Sherwin-Williams signs with IndyCar MLS, SNHU sign new partnership The Lefton Report: Playing it Safelite Going out on top Precourt thoughtful in remaking Crew Challenging schools on cheating DraftKings closes on $300M funding round NBC readies year-out efforts for Games Best opportunities outside of teams Fanatics' new era of racetrack retail
SBJ/June 9-15, 2014/Labor and AgentsPrint All
Editor’s note: This story is revised from the print edition.
The NFL has not made any proposals to the NFL Players Association on either expanding the regular season to 18 games or expanding the playoffs, NFLPA Executive Director DeMaurice Smith said.
Both issues would change the working conditions for NFL players and, as such, would have to be negotiated and agreed to by the league and the union, Smith said in an interview late last month.
“If they want to make a proposal about changing the players’ terms of working conditions, they know how to make a proposal,” Smith said. “There has been no proposal from the league about increasing the number of games or expanding the current game structure. There has been no proposal about the playoffs either.”
The league’s desire to expand the NFL regular season from 16 games to 18 games was a major issue in the negotiations that led to the current NFL collective-bargaining agreement in 2011. Since then there have been reports that the league could push to expand the regular season and would talk to the union about it.
But, Smith said, “We haven’t had a substantive conversation about the 18 games since the CBA negotiations.”
NFL spokesman Greg Aiello said, “We are not focused on the regular season at this time.”
On the issue of expanding the playoffs, Aiello said in an email that the earliest the NFL could expand the playoffs is after the 2015 NFL season.
“We are continuing to analyze it,” Aiello said. “No decision has been made. The union is aware of it. Dialogue with the union will continue at the appropriate time.”
Smith said he has conversations with NFL Commissioner Roger Goodell regularly on a number of issues. But, he said, “We don’t have casual conversations about issues that affect our players.”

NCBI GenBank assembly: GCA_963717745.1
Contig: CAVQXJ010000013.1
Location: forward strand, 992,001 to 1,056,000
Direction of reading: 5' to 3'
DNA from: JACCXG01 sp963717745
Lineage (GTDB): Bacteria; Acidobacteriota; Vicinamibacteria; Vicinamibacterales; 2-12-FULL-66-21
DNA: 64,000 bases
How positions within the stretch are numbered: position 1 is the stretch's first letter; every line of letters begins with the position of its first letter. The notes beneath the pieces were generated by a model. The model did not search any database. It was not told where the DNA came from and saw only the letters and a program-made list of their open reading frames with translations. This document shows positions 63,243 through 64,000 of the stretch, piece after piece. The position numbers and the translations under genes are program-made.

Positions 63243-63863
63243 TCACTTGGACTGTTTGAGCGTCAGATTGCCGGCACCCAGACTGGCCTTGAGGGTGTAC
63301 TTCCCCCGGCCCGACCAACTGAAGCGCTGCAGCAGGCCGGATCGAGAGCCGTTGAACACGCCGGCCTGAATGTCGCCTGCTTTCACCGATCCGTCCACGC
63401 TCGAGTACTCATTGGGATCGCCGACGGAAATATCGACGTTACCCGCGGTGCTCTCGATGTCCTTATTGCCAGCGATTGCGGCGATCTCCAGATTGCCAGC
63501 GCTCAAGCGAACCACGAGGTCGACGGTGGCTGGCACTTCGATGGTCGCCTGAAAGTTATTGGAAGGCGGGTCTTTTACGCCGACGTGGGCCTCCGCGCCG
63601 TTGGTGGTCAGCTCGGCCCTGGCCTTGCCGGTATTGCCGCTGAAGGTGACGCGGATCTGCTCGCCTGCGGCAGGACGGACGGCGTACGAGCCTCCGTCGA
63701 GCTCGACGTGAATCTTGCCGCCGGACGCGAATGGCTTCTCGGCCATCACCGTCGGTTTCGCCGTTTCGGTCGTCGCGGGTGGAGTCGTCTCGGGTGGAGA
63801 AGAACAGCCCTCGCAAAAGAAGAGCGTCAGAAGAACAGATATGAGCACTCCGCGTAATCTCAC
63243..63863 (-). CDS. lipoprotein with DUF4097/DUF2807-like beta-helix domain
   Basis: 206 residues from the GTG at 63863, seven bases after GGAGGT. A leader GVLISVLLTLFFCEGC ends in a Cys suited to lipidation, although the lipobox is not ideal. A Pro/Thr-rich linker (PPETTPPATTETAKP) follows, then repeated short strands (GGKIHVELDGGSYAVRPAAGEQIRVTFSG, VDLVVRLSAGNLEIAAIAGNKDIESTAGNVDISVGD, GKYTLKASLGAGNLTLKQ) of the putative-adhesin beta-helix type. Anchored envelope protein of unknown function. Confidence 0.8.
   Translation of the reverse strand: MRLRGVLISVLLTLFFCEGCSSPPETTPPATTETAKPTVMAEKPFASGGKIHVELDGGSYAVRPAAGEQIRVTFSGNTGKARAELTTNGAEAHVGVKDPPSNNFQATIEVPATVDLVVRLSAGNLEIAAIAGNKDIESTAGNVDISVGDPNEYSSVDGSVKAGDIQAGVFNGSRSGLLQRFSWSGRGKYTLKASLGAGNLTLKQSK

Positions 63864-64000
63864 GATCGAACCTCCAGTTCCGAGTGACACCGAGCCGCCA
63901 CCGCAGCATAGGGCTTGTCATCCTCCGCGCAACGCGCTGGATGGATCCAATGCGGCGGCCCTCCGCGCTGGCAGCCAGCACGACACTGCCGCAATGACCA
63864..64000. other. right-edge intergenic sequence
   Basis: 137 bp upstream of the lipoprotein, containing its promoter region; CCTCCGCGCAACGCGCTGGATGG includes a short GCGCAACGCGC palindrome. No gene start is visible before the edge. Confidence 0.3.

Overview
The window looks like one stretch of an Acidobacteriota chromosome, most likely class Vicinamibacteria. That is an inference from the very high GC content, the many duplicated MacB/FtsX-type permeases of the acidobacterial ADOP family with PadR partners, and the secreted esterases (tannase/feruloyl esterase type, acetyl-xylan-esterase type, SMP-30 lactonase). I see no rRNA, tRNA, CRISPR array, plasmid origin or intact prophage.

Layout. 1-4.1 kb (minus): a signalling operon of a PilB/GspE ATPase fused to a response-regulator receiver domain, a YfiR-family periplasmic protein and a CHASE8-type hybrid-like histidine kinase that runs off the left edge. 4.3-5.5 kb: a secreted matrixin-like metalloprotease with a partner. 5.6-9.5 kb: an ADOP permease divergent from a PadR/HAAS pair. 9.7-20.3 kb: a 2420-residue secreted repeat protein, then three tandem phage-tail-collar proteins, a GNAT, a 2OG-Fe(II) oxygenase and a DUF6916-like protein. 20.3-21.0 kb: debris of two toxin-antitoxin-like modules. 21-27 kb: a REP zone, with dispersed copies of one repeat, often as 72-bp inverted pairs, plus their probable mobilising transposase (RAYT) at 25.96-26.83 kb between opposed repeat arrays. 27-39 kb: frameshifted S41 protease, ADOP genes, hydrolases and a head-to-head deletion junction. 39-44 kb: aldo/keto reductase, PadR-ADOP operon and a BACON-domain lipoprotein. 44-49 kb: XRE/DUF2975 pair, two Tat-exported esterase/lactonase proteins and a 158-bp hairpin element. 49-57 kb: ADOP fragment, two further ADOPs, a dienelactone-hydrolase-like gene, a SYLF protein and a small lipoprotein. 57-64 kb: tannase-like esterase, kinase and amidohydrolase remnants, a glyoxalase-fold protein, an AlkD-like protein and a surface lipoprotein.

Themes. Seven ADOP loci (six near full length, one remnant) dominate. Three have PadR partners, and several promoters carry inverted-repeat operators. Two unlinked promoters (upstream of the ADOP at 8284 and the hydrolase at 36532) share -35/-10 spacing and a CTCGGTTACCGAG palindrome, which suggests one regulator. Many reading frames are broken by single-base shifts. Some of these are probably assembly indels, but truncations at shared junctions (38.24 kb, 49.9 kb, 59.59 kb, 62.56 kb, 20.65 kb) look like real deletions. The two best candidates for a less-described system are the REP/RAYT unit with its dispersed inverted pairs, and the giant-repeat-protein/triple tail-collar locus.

Smith said he goes to great lengths not to discuss his conversations with Goodell, but said he could speak about proposals.
“Right now there has been no major proposals on either side,” Smith said. “The only outstanding proposal is the comprehensive drug policy and that remains unsigned because the league does not want to agree to neutral arbitration.”
The NFL and the NFLPA have agreed to all issues involving human growth hormone testing for players except for discipline in the case of a player in which there is evidence that he used HGH but no positive drug test. The players want those cases to go to a neutral arbitrator, and the league wants those cases decided by Goodell.
Smith spoke to SportsBusiness Journal after he addressed newly drafted players at the annual NFLPA Rookie Premiere in Los Angeles. Smith said he talked to the players about “the business of football,” including health and safety issues, as well as worker compensation issues.
This year was the 20th anniversary of the Rookie Premiere, which was started as a way for trading card companies to get photos of newly drafted players in their NFL uniforms.
This year, a record 43 players attended, including Texans defensive end Jadeveon Clowney, the first selection; Jaguars quarterback Blake Bortles, the No. 3 pick; and Cleveland Browns quarterback Johnny Manziel.
> STUCKEY SIGNS WITH NEW AGENT: Detroit Pistons guard Rodney Stuckey is now being represented by Paolo Zamorano, who was certified by the National Basketball Players Association last year to represent players in contract talks. Stuckey was formerly represented by CAA Sports.
> CAA SIGNS ARCHULETA: CAA signed former NFL safety and current CBS Sports football analyst Adam Archuleta for representation. At CAA, he will be represented by a team of agents led by Andy Elkin. He was formerly represented by Playbook Inc.
In the two years before the 2011 NFL lockout, Electronic Arts, which sells the hugely popular “Madden” video game series, paid the NFL Players Association $68.6 million for the rights to use images of NFL players. EA had long been a primary source of group licensing revenue for the union, along with jerseys and trading cards.
In the last two years, through Feb. 28, 2014 — the first two full years since the lockout ended — EA paid the union a total of $4.5 million, according to the two most recent annual reports filed with the U.S. Department of Labor.